Monday, March 8, 2021

JOHN D. LOUDERMILK - Discography

 JOHN D. LOUDERMILK


Born: March 31, 1934 - Died: September 21, 2016
R.I.P.

Although his music isn't exactly weird, John D. Loudermilk was one of the weirdest figures of early rock & roll. Much more famous as a songwriter than a performer (although he made plenty of records), his material was incredibly erratic. He could range from the most mindless, sappy pop to a hard-bitten, bluesy tune that rang with as much authentic grit as a Mississippi Delta blues classic. That tune was "Tobacco Road," and if he'd written nothing else, Loudermilk would have been worth a footnote in any history of popular music.

Loudermilk wrote plenty of other songs, though, in a lengthy career that saw him straddling the fields of rock, pop, and country. Originally striving to be a performer in a very mild pop/rockabilly style, he found his first success as a songwriter when George Hamilton IV took "A Rose and a Baby Ruth" into the Top Ten in 1956. Recording as Johnny Dee, Loudermilk made a few singles for the small Colonial label in North Carolina. The best and most successful of these was "Sittin' in the Balcony," which made the Top 40 in 1957. Eddie Cochran's cover, based closely on Loudermilk's version (though performed with more force and style), stole most of Johnny Dee's thunder when it outsold the original by a wide margin, making the Top 20.

Johnny Dee changed his name back to John Loudermilk when he signed with Columbia in 1958, and also decided to concentrate on songwriting when he relocated to Nashville, eventually working for Chet Atkins at RCA. Although Loudermilk had a pleasantly passable voice, his early records aren't worth much, often purveying material that was mindlessly lightweight or, worse, idiotically humorous ("Asiatic Flu"). "Tobacco Road" was a different story -- a stark, stomping tale of hard-bitten Southern poverty, it had a strong blues flavor that was virtually absent from most of his material. It took a one-shot British Invasion group, the Nashville Teens, to fully realize the song's menace in their magnificent, hard-rocking 1964 cover, which made the U.S. Top 20. The song was also covered by Lou Rawls, the Jefferson Airplane, Edgar Winter, and others.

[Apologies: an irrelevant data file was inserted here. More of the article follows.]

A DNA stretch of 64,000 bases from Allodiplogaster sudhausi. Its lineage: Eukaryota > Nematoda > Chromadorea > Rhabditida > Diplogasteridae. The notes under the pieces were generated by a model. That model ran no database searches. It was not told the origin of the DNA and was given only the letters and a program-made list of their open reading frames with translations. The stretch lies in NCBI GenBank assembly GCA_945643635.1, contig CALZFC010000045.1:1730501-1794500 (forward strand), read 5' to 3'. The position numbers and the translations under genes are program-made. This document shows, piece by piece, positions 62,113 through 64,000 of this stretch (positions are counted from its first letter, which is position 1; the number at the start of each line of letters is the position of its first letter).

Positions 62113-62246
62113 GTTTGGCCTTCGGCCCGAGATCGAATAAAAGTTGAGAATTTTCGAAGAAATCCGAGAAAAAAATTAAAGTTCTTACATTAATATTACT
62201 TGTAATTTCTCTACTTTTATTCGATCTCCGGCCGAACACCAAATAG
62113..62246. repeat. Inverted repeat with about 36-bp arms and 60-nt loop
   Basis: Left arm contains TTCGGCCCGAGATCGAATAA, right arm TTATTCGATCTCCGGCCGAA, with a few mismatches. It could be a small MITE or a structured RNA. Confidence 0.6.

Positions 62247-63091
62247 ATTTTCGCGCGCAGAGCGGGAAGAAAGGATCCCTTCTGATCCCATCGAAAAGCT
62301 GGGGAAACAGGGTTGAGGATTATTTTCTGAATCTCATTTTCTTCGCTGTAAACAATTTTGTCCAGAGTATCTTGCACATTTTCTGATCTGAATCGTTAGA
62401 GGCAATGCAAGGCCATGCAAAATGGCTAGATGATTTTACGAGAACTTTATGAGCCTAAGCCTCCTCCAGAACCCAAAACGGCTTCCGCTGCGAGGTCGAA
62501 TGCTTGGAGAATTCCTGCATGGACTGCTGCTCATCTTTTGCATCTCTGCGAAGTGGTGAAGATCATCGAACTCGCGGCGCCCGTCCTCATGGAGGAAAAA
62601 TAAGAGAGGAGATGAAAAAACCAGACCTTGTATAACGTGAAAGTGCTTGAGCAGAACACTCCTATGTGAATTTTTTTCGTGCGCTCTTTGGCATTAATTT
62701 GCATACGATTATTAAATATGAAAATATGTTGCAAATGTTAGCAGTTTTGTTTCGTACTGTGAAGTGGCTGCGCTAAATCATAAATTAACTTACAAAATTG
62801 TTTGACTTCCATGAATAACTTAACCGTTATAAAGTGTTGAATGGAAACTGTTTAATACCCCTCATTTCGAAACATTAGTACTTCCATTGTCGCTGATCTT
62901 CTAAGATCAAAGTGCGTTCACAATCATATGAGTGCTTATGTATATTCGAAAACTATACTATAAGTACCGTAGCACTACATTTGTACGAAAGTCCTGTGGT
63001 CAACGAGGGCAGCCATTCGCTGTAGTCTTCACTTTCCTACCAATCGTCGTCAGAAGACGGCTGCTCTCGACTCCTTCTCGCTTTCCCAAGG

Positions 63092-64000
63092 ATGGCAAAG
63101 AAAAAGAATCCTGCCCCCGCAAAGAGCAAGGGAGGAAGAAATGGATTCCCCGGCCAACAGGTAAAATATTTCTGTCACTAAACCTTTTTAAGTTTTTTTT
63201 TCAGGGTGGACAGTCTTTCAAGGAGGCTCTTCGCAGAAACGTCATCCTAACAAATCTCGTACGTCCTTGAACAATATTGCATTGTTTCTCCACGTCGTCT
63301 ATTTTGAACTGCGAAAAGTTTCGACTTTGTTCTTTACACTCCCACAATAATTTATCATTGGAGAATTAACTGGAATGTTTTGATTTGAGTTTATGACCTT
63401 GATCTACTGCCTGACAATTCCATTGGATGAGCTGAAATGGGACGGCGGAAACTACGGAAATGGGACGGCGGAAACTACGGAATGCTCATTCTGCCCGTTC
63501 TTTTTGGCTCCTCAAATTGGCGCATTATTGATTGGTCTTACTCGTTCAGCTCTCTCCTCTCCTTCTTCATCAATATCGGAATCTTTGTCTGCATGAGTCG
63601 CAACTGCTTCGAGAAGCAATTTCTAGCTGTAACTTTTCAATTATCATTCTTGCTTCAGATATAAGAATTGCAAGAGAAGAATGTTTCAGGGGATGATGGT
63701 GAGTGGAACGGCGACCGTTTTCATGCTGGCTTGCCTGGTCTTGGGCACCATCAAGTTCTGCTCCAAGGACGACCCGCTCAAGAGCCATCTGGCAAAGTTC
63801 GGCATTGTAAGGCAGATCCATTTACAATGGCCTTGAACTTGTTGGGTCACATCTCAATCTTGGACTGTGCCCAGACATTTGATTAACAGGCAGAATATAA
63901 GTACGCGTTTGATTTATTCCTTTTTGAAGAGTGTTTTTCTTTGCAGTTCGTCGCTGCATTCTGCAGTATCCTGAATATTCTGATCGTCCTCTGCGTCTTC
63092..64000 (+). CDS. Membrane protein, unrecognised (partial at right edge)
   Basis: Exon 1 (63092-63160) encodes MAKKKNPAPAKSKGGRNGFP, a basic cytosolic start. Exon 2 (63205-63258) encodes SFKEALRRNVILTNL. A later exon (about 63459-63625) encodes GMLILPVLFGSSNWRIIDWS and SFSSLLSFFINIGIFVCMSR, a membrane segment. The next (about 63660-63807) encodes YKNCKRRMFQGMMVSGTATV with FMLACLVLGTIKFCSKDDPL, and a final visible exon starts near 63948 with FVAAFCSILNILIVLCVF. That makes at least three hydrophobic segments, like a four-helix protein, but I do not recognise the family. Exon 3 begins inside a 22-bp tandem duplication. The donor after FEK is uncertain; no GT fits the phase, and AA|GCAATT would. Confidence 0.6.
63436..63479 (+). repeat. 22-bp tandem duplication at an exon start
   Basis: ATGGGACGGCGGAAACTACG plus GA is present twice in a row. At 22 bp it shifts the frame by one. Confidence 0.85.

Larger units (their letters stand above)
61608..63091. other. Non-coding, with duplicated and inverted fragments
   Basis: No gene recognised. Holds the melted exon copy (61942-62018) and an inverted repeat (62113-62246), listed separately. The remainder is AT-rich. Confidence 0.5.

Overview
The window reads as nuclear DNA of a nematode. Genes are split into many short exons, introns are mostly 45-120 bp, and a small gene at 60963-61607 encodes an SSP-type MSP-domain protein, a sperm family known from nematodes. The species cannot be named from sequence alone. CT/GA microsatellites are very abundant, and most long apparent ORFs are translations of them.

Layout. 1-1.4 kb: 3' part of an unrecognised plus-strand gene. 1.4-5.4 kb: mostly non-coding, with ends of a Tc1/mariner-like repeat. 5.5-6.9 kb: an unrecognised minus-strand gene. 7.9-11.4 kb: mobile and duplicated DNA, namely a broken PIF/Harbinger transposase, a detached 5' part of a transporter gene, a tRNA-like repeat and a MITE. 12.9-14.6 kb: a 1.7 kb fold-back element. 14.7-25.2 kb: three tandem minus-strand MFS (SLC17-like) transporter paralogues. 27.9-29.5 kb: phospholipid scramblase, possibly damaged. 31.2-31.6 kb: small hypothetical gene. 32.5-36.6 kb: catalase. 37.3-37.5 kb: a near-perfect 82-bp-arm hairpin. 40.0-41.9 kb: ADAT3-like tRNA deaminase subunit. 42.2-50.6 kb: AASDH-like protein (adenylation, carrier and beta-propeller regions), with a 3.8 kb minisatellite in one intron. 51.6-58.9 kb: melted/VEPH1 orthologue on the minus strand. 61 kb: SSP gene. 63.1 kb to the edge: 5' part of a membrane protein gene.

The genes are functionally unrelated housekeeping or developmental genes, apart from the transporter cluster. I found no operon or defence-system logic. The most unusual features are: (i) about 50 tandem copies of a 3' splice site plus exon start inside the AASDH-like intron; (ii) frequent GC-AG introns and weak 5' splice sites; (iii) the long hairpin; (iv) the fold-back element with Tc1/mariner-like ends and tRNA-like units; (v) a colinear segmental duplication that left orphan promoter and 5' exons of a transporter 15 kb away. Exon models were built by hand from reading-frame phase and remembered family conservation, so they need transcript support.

6 comments:

Aussie said...

g'day a nice big thank you from me love this music and a great voice as well tks man - from Aussie

Gerard said...

Thanks for the collection

Ozzieguy said...

Very welcome my friend.

Ozzieguy said...

Hello Gerard
Very welcome.
Regards
Ozzieguy

waco cuchilo said...

a new found interest thank you

Ozzieguy said...

Very welcome waco.